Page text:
Skip Navigation

Go
Species Search:
{pagetitle}

The latest in news, stories and just plain fun from the world of eNature.com.

Recent Entries

Monthly Archives

Despite The News Reports, It’s A Lot Safer Than You Might Think Out There!
Posted on Monday, July 25, 2016 by eNature
Ghost-faced Bat
Ghost-faced Bat
© Merlin D. Tuttle/Bat Conservation International
Grizzly Bear
Grizzly Bear
© G. C. Kelley/Photo Researchers, Inc.

Every summer, the news is full of reports of folks encountering wildlife in unexpected places.

And this summer has been no exception— there have been reports of people unexpectedly encountering bears, sharks, mountain lions and even beavers.

Given all that, it’s good to know that it’s a lot safer out there than TV’s Shark Week or When Animals Attack would lead you to believe.

Sometimes fear serves us well. It keeps us from taunting bears, which is definitely a good thing. But fear can also be unfounded. As the numbers prove, the animals that most likely scare people the most seldom pose a real threat.

Consider the snake. Of the 137 different snake species in the United States, only 20 are venomous, and the majority of these are rattlesnakes, which thankfully carry warning devices (rattles) to alert potential victims.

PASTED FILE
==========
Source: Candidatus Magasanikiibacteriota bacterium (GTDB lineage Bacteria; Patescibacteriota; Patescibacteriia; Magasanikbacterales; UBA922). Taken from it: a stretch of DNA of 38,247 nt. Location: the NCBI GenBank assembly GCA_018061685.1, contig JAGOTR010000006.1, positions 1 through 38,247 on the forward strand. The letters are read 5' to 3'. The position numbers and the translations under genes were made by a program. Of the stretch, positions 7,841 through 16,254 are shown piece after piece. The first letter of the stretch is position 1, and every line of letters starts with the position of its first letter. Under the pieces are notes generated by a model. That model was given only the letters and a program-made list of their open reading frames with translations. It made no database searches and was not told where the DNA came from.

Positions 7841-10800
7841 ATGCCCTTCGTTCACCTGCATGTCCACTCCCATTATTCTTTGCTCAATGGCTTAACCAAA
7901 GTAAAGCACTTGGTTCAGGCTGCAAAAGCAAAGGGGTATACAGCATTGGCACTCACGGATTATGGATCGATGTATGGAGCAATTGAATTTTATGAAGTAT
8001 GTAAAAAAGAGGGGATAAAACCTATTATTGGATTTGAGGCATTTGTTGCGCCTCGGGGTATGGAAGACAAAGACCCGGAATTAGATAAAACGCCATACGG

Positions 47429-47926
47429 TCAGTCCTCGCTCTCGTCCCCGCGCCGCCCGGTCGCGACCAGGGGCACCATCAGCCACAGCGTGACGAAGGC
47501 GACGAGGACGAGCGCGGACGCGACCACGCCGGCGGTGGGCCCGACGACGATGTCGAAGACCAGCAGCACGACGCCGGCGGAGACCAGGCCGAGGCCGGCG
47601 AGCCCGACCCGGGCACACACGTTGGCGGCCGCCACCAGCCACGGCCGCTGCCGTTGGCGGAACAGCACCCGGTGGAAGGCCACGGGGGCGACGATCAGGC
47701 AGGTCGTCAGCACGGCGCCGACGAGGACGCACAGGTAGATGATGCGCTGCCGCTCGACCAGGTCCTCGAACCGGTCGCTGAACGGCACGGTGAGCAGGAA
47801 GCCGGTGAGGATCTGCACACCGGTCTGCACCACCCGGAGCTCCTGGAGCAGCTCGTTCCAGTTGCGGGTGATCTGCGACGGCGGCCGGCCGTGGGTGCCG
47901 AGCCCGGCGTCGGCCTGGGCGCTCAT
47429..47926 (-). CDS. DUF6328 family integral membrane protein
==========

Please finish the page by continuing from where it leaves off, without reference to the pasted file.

The risks of a harmful snakebite are further reduced by the fact that half of all the bites administered by venomous snakes are benign—no venom is released. Thus in the United States, where some 7,000 snakebites are reported annually, a mere 15 or so prove fatal.

Another feared animal is the spider. The best known venomous U.S. species are the widows, which reside in all the lower 48 states. But despite their tendency to live near human habitations, widows are very shy, and it usually takes some effort to get close to them.

The other famous “deadly” spider in the U.S. is the Brown Recluse. It’s found only in a handful of states, and even their bites are rare. As for tarantulas, our scariest spiders, the truth is that there are no dangerously poisonous tarantulas anywhere in the world.

Like spiders, bats are almost universally feared, so it’s probably a good thing that few people know just how many species are out there. Most states have more than 10 species of bats, and roughly 1,000 species exist worldwide.

But the only time bats pose a threat to humans is as carriers of rabies. Even then the threat is infinitesimal. A Colorado study showed that of 233 cases of bats biting humans, where 30 percent of the bats were rabid, none of the victims contracted the disease.

The most widespread large predator in the United States, meanwhile, is the Mountain Lion, and as its numbers increase in areas, the fear of attacks rises. But even among researchers who devote huge amounts of time to tracking these animals, many have never seen a live specimen in the wild. During the entire last century there were only 12 recorded fatalities attributed to Mountain Lions in all of Canada and the United States.